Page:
Humans carry about 3 million mutations, says Tyler-Smith: the 400 “damaging” variants reflect a reassuringly tiny proportion of that total:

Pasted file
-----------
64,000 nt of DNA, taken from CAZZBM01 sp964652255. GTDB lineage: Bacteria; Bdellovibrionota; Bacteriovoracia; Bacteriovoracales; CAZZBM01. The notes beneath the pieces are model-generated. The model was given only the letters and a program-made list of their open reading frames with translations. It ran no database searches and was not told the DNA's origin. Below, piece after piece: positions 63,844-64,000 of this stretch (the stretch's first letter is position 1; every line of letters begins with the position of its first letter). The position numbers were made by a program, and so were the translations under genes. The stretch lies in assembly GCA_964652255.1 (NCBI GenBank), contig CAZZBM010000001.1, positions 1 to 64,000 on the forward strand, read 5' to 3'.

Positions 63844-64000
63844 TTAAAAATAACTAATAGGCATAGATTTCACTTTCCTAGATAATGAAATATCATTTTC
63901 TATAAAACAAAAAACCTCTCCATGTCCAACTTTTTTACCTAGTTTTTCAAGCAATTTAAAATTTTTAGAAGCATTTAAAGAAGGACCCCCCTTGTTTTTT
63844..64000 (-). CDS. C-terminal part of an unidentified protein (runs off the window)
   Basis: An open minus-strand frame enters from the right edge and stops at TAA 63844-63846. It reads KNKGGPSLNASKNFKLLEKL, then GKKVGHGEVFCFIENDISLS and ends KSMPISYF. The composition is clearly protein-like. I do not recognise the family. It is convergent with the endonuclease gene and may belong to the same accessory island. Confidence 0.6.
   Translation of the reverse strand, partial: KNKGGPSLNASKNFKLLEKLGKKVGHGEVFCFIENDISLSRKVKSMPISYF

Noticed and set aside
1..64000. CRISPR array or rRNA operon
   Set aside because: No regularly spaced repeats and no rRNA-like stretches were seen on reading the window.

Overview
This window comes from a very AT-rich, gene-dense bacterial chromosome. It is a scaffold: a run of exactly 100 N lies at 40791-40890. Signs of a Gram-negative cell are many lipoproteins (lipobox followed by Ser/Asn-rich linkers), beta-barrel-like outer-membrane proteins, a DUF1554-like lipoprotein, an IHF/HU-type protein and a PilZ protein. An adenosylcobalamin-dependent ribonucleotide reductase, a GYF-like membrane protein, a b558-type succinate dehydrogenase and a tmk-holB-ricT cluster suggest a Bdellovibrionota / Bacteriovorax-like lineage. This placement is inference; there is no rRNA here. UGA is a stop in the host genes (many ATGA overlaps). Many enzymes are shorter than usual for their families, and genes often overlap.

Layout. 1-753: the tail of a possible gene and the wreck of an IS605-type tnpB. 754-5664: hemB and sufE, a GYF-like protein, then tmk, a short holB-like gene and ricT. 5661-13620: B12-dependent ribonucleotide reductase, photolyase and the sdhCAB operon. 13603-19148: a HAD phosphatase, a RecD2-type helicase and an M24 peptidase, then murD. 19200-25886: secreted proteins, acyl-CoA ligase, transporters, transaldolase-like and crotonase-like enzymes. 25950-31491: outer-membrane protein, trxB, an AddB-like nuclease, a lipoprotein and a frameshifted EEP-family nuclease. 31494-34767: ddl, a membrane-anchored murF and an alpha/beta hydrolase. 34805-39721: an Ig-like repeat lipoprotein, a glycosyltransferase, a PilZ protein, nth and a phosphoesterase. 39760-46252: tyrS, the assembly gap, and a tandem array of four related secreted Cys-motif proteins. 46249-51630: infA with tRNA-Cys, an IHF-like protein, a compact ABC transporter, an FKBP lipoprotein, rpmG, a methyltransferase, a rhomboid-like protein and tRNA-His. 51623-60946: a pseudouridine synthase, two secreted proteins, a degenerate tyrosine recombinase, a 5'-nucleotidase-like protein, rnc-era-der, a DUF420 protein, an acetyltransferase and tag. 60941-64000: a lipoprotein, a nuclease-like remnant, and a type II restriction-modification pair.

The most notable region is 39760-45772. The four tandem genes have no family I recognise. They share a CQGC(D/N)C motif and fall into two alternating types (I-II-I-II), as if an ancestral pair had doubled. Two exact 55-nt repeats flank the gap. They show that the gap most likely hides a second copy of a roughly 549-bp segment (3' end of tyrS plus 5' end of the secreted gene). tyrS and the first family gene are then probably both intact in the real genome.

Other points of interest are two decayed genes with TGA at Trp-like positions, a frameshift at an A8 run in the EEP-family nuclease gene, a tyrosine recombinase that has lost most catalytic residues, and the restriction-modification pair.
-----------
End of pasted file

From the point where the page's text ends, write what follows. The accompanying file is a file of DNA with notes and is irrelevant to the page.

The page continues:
Nobody’s perfect. Even healthy people have at least 400 faulty genes, including a few that could lead to life-threatening diseases. Chris Tyler-Smith of the Wellcome Trust Sanger Institute in Cambridge, UK, and his colleagues scanned the genomes of 179 healthy men and women from the US, China, Japan and Nigeria. They compared them with a library of 50,000 mutations known to cause disease. The team focused on mutations that are directly linked with a high risk of disease, and also mutations that damage proteins, but with unknown consequences. On average, people had 400 protein-damaging mutations and two or more high-risk mutations. “We can lose a surprising number of genes without any noticeable effects on health,” says Tyler-Smith. And people can stay healthy despite high-risk mutations – such as a variant of the MYBPC3 gene that boosts heart-failure risk – perhaps because they take effect late in life, or are compensated for by other genes.